Every generation likes to complain about how musical creativity peaked "when we were young" and has died a slow death ever since, but according to a new computer algorithm, we're all wrong. Mainstream music in the US has actually remained stylistically diverse over the past 50 years, with the exception of one decade: the 1980s.

Anyone who's listened to enough synth pop could probably have told you that, but computer scientists from the UK have developed an algorithm that tracks broad trends in music over the past 50 years, and has pinpointed where originality was its strongest… and weakest.

To do this, the algorithm looked at nearly every song on Billboard's Hot-100 list dating back to the 1960s, and scanned each for its harmony and timbre (pronounced "tamber"), which describes the character and 'sound' of the music, rather than just the progression of the notes.

This allowed the researchers to build: "a fossil record of pop music, defined by when certain chords and timbre styles became fashionable or disappeared from our cultural consciousness," as Nsikan Akpan reports for PBS.

Publishing their results in The Royal Society Open Science, the authors explain that the evolution of pop music reflects Charles Darwin's theory of evolution in that it isn't consistent, but instead leaps forwards during short periods of rapid change.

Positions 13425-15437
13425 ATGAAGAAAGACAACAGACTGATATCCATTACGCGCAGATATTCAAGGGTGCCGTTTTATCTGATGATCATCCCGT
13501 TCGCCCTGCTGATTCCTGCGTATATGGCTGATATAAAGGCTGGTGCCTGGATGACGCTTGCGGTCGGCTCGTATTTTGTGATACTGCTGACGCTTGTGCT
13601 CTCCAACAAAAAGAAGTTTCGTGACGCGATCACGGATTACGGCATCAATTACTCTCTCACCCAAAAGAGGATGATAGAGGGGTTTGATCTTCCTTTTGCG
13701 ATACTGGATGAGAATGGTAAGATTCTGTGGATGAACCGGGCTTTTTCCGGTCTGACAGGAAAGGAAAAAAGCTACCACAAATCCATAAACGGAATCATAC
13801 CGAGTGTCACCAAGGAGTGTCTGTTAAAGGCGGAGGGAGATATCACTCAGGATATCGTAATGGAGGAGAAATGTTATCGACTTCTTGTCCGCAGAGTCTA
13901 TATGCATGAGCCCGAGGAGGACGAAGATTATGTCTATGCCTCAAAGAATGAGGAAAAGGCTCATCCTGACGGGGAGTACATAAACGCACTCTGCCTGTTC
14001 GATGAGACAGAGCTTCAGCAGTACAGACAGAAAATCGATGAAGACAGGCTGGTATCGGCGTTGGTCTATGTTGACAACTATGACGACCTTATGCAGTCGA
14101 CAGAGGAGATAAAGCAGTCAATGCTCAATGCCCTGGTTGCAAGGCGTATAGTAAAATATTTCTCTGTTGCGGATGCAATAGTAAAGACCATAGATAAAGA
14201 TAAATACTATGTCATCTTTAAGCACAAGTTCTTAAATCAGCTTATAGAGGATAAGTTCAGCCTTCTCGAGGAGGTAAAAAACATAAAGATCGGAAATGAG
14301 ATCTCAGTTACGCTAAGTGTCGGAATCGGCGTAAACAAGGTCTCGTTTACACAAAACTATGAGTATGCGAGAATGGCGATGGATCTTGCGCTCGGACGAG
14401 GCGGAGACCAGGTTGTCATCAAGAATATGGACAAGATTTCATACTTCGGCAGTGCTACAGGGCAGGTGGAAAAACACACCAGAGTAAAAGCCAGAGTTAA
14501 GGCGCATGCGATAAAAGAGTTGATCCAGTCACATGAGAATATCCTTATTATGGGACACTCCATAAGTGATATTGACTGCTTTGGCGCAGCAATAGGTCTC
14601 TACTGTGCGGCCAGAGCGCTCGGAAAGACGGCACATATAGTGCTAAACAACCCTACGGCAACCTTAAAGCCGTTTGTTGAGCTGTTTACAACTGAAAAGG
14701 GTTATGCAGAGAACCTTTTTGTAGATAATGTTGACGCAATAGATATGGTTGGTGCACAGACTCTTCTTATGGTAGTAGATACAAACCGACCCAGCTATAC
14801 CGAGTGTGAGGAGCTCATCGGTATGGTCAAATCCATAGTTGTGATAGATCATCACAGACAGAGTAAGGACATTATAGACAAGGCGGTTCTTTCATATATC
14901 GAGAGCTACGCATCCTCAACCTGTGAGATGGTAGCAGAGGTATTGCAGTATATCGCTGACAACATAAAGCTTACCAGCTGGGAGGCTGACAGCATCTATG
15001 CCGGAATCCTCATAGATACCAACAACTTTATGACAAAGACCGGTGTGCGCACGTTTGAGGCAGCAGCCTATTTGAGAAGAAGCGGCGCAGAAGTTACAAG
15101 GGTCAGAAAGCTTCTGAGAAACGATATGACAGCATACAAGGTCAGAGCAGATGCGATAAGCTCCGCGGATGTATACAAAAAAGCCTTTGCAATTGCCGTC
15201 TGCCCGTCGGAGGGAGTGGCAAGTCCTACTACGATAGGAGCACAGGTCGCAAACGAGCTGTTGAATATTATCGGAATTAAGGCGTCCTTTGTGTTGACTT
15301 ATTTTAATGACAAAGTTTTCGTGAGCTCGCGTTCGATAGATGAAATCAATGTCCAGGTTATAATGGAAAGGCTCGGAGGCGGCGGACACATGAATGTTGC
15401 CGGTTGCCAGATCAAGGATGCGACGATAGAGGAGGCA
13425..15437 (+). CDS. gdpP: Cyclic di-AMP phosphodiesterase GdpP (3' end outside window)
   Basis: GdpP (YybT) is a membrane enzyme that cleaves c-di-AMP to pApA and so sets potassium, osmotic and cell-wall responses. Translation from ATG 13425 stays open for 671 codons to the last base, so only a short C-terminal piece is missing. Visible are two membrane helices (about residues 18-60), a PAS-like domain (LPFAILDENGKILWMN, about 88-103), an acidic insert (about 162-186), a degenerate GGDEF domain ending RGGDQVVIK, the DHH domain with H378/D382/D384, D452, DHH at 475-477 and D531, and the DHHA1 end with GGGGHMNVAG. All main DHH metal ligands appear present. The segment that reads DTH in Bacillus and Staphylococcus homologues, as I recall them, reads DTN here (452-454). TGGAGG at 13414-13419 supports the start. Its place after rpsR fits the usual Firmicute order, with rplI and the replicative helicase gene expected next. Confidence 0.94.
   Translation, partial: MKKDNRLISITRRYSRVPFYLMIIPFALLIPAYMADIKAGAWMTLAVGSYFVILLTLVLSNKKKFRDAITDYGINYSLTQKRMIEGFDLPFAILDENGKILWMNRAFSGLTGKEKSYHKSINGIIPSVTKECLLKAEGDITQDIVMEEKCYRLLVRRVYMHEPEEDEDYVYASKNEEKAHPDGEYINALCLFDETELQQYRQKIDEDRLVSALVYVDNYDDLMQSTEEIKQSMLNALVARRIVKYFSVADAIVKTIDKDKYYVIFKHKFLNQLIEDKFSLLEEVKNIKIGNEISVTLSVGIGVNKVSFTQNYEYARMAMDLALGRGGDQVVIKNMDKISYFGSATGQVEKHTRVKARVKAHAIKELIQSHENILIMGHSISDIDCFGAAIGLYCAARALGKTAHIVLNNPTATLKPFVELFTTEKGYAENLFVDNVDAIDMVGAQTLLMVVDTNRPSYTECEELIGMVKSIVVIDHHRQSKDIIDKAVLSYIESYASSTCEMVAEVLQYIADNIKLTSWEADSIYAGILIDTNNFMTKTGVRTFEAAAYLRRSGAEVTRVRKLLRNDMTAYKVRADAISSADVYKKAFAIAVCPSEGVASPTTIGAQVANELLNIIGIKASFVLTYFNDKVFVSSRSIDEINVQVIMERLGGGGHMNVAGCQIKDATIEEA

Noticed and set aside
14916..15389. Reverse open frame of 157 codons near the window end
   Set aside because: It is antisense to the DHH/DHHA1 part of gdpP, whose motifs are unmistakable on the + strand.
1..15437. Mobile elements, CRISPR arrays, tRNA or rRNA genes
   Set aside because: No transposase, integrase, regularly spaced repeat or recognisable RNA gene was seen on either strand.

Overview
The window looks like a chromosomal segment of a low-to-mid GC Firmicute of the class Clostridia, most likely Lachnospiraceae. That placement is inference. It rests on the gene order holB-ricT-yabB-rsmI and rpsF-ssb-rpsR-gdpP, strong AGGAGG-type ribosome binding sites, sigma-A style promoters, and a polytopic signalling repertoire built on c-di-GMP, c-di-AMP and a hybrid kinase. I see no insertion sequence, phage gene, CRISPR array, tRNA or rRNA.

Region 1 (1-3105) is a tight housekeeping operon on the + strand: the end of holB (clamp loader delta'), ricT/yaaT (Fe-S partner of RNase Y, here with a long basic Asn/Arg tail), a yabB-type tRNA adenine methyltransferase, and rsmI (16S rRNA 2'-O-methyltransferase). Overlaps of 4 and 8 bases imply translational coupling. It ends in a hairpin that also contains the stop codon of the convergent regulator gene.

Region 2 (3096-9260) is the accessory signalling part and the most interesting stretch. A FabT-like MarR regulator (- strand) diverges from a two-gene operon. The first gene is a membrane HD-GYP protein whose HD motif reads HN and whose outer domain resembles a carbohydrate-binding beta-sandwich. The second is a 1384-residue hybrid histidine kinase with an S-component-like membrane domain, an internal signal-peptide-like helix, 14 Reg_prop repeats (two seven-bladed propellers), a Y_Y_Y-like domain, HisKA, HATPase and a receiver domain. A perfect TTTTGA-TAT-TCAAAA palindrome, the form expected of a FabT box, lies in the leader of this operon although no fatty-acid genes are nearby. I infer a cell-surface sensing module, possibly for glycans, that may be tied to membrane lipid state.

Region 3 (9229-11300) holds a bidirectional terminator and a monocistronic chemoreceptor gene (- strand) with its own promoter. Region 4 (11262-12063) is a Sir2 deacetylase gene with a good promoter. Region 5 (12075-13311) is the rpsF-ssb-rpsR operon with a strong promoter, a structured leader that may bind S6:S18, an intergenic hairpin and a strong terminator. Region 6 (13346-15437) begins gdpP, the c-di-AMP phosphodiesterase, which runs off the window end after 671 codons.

F2.largeMauch et al., Royal Society Open Science

"The work is far and away the most comprehensive and sophisticated analysis yet of popular music," Mark Pagel, an evolutionary biologist from the University of Reading in the UK, who wasn't involved in the study, told Akpan. "Many commentators attempt to link eras of pop music to social and political changes, but this program does not rely on preconceptions. Rather it allows patterns to emerge from [musical] data."

The scientists also identified the three most stylistically revolutionary years in music over the past half a century: 1964, 1983 and 1993.

Out of these, 1964 triggered the most complex and diverse styles, influencing both soul and rock before spawning funk and disco. And contrary to popular opinion, it wasn't the British invasion of the Beatles and the Rolling Stones that started the revolution, these bands simply brought the trend to the masses.

In 1983, it was aggressive synthesised percussion that came onto the scene and revolutionised pop music, becoming so popular that the decade was the least stylistically diverse. This doesn't mean that music from the'80s was bad, simply that a very small number of musical styles dominated the charts.

So what pulled the music industry from its 80s synth rut? "Rap and hip-hop saved the charts from being too bland," said Mauch.

Although it all sounds like a lot of fun, the algorithm could also be used to track other social and cultural trends throughout time. And it'll also help silence all those haters of Miley and Taylor out there.

"These findings will disappoint social critics who blame pop music for a generalised decline of culture," Pagel told Akpan over at PBS. "These results suggest there is no danger that musical styles have exhausted all of the possibilities or that we are in any danger of running out of new music."

For much more information on how music has changed over the past 50 years, read the article over at PBS.